Gavin Newsom’s overwhelming victory in California’s recall vote is a warning to Republicans to change their strategies and platform if they want to succeed in the mid-term elections.
California is bedeviled by horrific forest fires, power outages, water shortages, rising urban crime, COVID-19 restrictions, and surging illegal immigration. During the early days of the recall campaign, fallout from homelessness, a shoplifting epidemic that forced stores to close, and other sordid conditions gave Larry Elder some hope of deposing the governor.
Mr. Newsom is a high priest in the religion of woke, so much in fashion among morally pious and intolerant elites in finance, corporate suites, academia, and public schools. With his missionary fund-raising advantage, he managed to turn the recall ballot into a referendum on the Democrats’ approach to addressing the pandemic—specifically, President Biden’s policies versus those of Republican governors—and on Donald Trump.
Campaigning for Newsom, Mr. Biden said, “Voting no, we’ll be protecting California from Trump Republicans trying to block us from beating this pandemic.”
Republicans may choose to take some solace in the fact that so many Republicans have moved to Texas. However, despite all the agony the Golden State has endured this year, 64 percent of the electorate voted to retain Newsom—about the same as backed him for governor two years ago and voted for Mr. Biden last year.
In the wake of the President’s announcement to extend vaccine mandates to private firms deeper into public education and hospitals, conservatives, libertarians, and Republicans should not be surprised.
Unvaccinated Americans are 4.5 times more likely to get infected with COVID-19 and 11 times more likely to die if infected. Though the risk of a breakthrough infection is small for the vaccinated, they must be exposed to an infected individual to face that risk. Generally, that means exposure to unvaccinated, unmasked folks.
The United States lags all major industrialized countries in vaccinations. Delta disruptions keep us from traveling and slowing the economy, and public acceptance of vaccine mandates is rising.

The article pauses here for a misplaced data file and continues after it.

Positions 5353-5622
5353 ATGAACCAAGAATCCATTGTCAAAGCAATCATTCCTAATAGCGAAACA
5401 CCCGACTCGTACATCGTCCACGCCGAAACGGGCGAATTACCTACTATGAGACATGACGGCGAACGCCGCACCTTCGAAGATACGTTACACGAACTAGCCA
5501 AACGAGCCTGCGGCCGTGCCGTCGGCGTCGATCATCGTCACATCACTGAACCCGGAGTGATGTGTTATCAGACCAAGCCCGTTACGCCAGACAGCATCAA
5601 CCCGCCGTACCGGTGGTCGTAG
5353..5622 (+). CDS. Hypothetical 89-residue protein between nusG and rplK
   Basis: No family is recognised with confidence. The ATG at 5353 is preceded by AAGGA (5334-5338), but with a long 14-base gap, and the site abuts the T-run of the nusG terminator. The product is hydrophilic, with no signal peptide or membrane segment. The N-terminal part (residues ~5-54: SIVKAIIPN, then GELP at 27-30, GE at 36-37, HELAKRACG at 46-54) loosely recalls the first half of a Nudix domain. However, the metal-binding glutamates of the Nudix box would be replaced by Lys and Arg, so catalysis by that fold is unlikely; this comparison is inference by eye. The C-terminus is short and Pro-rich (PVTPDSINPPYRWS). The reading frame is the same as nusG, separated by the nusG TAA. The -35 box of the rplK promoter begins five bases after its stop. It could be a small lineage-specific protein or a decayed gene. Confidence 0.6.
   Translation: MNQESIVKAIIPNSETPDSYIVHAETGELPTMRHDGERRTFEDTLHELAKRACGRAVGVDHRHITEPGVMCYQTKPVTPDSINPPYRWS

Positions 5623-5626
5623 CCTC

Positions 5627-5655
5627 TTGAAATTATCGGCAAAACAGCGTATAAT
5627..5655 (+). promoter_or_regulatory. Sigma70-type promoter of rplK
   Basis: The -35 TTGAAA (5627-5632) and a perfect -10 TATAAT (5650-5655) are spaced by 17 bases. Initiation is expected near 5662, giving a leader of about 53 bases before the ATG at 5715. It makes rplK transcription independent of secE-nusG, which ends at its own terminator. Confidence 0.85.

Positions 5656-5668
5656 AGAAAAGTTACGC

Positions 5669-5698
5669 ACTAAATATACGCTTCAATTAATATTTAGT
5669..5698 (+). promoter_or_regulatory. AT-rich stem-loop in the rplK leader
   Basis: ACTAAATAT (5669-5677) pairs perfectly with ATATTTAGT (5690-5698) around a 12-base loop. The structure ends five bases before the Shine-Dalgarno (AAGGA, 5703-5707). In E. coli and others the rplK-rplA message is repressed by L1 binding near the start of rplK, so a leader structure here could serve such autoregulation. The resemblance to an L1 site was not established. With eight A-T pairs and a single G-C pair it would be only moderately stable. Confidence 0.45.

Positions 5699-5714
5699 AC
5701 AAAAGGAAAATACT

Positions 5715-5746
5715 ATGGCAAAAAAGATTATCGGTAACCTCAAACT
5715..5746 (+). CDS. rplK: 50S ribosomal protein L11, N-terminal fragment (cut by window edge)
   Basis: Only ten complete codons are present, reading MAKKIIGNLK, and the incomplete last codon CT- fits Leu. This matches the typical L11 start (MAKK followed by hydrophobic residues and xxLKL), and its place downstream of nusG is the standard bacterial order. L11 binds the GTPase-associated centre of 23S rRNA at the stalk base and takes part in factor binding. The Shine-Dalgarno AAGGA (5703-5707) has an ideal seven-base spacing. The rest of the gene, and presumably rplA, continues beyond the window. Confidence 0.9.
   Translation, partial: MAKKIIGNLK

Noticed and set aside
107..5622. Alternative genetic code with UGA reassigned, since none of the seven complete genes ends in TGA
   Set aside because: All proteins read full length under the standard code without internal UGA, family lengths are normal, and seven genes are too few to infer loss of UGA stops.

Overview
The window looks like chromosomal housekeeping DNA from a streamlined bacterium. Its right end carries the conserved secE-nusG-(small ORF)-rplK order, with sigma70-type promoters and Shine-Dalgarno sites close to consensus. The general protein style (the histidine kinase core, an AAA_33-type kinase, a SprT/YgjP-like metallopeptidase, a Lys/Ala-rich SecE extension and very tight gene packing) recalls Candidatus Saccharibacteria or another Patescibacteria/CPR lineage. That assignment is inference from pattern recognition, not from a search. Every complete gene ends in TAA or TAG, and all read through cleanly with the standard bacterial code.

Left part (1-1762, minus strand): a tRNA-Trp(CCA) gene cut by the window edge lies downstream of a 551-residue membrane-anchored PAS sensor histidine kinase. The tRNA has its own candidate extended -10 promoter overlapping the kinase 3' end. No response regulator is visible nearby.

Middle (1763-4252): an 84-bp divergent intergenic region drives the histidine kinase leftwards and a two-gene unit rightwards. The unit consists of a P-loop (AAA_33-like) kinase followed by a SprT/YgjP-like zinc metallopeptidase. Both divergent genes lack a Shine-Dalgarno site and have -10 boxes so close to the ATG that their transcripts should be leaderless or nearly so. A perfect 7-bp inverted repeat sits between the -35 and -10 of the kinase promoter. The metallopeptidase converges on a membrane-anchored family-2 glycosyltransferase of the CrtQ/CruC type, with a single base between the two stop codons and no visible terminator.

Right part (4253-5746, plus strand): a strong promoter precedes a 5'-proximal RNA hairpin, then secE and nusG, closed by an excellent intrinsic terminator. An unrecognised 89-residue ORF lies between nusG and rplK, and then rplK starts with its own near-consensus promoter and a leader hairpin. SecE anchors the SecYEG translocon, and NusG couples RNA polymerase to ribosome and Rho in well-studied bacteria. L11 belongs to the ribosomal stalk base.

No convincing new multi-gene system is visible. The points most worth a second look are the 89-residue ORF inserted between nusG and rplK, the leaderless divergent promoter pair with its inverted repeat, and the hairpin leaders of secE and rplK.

Also, all the distress Californians endure did not move the needle for Mr. Elder—even among swing voters—because the Democrats have a narrative—however repugnant to libertarians and conservatives—that finds resonance among swing voters.
Specifically, climate change is threatening coastal communities and the global food system. Sexism, structural racism, and globalization beget jaundiced market outcomes, damaging inequality, and monopoly abuses.
They attack the old Washington Consensus policies—fiscal conservativism, light-touch regulation, and free trade—that delivered acceptable growth and social progress for Presidents Reagan, George H.W. Bush, and Clinton. However painful and expensive, they prescribe withdrawing from the world—leaving Afghanistan and cutting defense budgets—aggressive taxes on success and social spending, and tighter bank and antitrust regulation to redress inequality and boost growth.
The Democrats say their new taxes on households with incomes over $400,000 and corporations will pay for four entitlements—child allowances, universal pre-K and childcare, paid family and sick leave, and two years of free college—plus address climate change and a host of other ills.
Unfortunately, budget trickery abounds. These programs are likely to cost up to $2 trillion more than advertised. The tax haul will come up short because, contrary to Democratic claims, their program will slow growth.
For example, means-testing child allowances and higher marginal tax rates for professionals will encourage lower-earning spouses to quit the job market. Higher capital gains taxes will discourage risk-taking in high-tech startups, and college is already a poor investment for half of those that enroll.
Overall, we face federal deficits of up to $2 trillion a year and will have little latitude to address a future pandemic or financial crisis.
Washington could hit its limit to sell new debt to the public and be forced to issue more bonds that the Federal Reserve would buy by printing more money. The resulting inflation would bring home the folly of spending more than our means with cruelty not seen since the days of Jimmy Carter and perhaps the Weimar Republic.
Voters may believe the warnings about the unaffordability of all this spending and instinctively accept that combined all these goodies will discourage work. Still, there is something attractive for everyone among the half of households that do not pay income taxes.
The goodies will come quickly, but the drag on growth will take several years to become apparent. In the meantime, Speaker Pelosi is betting Democrats can skate through the mid-terms. And with Republicans clinging to President Trump and without an alternative program, she may be right.
• Peter Morici is an economist and emeritus business professor at the University of Maryland and a national columnist.
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